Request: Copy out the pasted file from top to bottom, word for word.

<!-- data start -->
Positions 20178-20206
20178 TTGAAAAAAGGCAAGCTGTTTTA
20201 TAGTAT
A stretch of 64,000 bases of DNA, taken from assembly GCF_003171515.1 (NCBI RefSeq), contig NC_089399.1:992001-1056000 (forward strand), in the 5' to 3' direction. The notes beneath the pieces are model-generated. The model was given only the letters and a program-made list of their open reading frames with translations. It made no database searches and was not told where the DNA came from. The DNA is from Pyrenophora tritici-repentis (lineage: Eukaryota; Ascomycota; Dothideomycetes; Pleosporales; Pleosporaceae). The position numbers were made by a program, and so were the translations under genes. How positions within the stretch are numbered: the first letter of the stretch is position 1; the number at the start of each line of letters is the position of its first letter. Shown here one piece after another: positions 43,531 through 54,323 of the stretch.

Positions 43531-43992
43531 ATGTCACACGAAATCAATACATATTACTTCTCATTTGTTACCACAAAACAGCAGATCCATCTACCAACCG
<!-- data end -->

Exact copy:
Positions 20178-20206
20178 TTGAAAAAAGGCAAGCTGTTTTA
20201 TAGTAT
A stretch of 64,000 bases of DNA, taken from assembly GCF_003171515.1 (NCBI RefSeq), contig NC_089399.1:992001-1056000 (forward strand), in the 5' to 3' direction. The notes beneath the pieces are model-generated. The model was given only the letters and a program-made list of their open reading frames with translations. It made no database searches and was not told where the DNA came from. The DNA is from Pyrenophora tritici-repentis (lineage: Eukaryota; Ascomycota; Dothideomycetes; Pleosporales; Pleosporaceae). The position numbers were made by a program, and so were the translations under genes. How positions within the stretch are numbered: the first letter of the stretch is position 1; the number at the start of each line of letters is the position of its first letter. Shown here one piece after another: positions 43,531 through 54,323 of the stretch.

Positions 43531-43992
43531 ATGTCACACGAAATCAATACATATTACTTCTCATTTGTTACCACAAAACAGCAGATCCATCTACCAACCG